Dr. Barry Haworth
University of Louisville
Department of Economics
Economics 301
Summer 2000

Exam #3

(Questions and Suggested Answers)

Section 1: Answer both questions 1-2 below
1. A monopolist faces a market demand (Q) and marginal revenue (MR) curve given by

Q = 70 - P
MR = 70 - 2Q

The monopolist produces at a constant short run average and marginal cost, whereby AC = MC = 20.

a. If this monopolist wants to maximize profits, how much output should the monopolist produce?

Set MR = MC
70 - 2Q = 20
Q* = 25

b. Calculate the profits, consumer surplus and deadweight loss associated with producing the output level you reported in part a.

First, find P*
Q* = 70 - P*
25 = 70 - P*
P* = 45

Now, let's consider what the graph would look like. The orange area is consumer surplus (CS), the yellow area is profits (p), and the blue area is deadweight loss (DWL).

We calculate these values as follows:

p = (45 - 20)(25) = $625
CS = (1/2)(70 - 45)(25) = $312.50
DWL = (1/2)(45 - 20)(50 - 25) = $312.50

c. Demonstrate how this monopolist can implement a two-part tariff to increase profits beyond those you reported in part b (this question requires actual numbers and an explanation for full credit, not discussion only).

A two-part tariff involves setting a fixed fee (e.g. for entry or hookup) and a per-unit fee. The fixed fee determines the size of the potential market and the per-unit fee determines how much is purchased.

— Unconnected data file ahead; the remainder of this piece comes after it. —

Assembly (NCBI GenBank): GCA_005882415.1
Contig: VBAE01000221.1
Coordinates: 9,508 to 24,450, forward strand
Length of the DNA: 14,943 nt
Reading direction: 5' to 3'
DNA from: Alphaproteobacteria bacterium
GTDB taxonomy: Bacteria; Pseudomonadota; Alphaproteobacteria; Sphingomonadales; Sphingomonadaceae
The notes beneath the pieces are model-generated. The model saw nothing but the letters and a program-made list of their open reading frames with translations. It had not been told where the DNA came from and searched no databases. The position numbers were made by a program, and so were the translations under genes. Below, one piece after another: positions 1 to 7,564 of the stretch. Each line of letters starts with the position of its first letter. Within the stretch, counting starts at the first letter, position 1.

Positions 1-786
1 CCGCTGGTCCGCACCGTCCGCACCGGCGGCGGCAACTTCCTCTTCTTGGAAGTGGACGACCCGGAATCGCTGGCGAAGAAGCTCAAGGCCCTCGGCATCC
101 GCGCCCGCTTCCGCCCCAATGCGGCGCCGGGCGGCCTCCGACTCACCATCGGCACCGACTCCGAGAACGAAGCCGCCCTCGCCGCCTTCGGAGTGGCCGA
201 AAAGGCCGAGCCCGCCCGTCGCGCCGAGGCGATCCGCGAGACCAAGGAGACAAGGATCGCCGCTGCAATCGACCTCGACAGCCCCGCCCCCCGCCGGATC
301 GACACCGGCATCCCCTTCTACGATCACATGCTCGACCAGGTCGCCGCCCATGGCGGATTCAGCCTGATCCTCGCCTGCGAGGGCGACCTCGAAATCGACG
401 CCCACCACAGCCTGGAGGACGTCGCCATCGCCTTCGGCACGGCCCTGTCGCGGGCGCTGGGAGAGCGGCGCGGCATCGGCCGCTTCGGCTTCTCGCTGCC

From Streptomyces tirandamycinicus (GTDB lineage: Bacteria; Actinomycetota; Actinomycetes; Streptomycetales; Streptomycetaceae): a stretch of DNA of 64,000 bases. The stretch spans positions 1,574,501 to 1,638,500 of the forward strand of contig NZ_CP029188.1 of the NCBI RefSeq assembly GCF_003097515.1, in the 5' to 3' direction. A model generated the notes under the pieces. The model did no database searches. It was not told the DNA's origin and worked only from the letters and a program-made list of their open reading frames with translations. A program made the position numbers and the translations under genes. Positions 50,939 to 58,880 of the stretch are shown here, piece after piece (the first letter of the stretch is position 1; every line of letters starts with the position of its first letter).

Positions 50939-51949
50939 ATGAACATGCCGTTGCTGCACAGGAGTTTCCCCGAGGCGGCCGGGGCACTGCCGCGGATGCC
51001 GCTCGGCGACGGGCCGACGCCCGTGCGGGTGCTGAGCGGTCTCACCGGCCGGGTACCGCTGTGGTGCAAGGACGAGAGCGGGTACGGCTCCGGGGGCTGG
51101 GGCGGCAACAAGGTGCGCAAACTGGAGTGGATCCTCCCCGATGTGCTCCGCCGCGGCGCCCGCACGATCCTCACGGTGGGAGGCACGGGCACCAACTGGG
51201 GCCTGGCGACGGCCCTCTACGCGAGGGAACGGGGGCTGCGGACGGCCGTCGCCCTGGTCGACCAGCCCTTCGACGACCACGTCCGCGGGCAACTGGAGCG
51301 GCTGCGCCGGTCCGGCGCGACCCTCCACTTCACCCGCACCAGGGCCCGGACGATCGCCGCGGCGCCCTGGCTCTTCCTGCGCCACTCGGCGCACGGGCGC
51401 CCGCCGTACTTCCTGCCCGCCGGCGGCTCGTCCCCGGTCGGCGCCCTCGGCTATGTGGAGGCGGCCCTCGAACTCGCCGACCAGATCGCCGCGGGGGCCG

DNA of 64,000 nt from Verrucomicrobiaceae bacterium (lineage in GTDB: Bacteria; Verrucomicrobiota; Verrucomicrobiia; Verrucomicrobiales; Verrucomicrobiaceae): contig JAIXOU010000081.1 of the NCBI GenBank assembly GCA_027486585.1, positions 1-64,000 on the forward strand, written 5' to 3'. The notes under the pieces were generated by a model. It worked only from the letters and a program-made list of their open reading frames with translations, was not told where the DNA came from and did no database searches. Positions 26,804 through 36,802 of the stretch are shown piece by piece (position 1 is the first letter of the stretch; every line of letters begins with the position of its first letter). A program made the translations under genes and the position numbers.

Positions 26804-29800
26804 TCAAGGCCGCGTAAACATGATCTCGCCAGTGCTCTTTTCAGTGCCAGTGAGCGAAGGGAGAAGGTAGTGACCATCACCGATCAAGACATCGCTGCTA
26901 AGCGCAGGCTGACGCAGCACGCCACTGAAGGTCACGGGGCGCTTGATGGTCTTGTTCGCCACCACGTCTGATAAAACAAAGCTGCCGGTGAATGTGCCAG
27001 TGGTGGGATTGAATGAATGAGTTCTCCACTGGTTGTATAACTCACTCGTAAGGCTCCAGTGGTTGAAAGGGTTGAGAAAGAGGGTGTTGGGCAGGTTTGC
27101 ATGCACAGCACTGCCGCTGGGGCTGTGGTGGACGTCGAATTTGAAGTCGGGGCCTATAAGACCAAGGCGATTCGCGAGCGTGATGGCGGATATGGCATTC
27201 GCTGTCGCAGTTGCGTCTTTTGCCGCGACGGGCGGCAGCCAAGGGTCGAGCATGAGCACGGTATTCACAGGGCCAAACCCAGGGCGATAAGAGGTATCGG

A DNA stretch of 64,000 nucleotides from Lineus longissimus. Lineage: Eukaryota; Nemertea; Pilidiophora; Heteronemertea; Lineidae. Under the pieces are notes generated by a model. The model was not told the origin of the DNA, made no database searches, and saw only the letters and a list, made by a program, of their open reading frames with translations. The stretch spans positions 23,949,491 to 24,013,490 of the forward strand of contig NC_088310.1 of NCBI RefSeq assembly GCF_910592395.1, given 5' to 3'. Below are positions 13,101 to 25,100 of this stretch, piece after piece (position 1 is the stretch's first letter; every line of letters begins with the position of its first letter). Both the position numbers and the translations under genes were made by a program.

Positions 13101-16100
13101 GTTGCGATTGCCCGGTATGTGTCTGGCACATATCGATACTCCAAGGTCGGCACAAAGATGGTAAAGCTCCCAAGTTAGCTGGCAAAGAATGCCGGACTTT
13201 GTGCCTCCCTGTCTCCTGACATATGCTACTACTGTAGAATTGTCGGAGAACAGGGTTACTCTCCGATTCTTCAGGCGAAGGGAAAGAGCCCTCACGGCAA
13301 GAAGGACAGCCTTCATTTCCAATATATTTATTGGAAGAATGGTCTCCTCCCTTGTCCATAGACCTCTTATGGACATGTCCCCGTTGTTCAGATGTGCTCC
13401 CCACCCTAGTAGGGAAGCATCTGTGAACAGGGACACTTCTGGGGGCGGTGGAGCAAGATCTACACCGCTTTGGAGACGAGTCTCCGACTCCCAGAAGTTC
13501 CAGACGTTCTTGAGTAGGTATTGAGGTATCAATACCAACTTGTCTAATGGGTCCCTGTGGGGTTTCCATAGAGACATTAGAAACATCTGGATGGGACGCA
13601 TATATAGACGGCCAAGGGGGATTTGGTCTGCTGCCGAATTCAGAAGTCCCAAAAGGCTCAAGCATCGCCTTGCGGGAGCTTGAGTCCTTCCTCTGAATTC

Here, the monopolist can set any fixed fee it wants, except that the fee revenue does have a limit because the fee is "taken" from any existing consumer surplus and deadweight loss. If the monopolist leaves the per unit price at $45, then the most fixed fee revenue that can be obtained is $312.50 (i.e. the value of CS when P = $45). Therefore, by charging a fixed fee of $1 and a per-unit price of $45, the monopolist can earn the original profit of $625 as well as an additional dollar from every consumer in this market who wants to buy something.

2. Two firms (A and B) are engaged in an advertising game. Their strategies are: (i) to conduct a heavy advertising campaign, or (ii) conduct a light advertising campaign.

The payoffs relating to these strategies are as follows:

(a) if both firms choose heavy advertising, then firm A makes $5 million in profit and firm B makes $2 million in profit.

(b) if both firms choose light advertising, then firm A makes $2 million in profit and firm B makes $4 million in profit.

(c) if firm A chooses heavy advertising and firm B chooses light advertising, then firm A makes $3 million in profit and firm B makes $3 million in profit.

(d) if firm A chooses light advertising and firm B chooses heavy advertising, then firm A makes $4 million in profit and firm B makes $3 million in profit.

a. Construct a table (i.e. normal form game), similar to that in class, that illustrates the strategies and payoffs for each player.

b. Is this an example of the classic Prisoner's dilemma game discussed in lecture? Explain.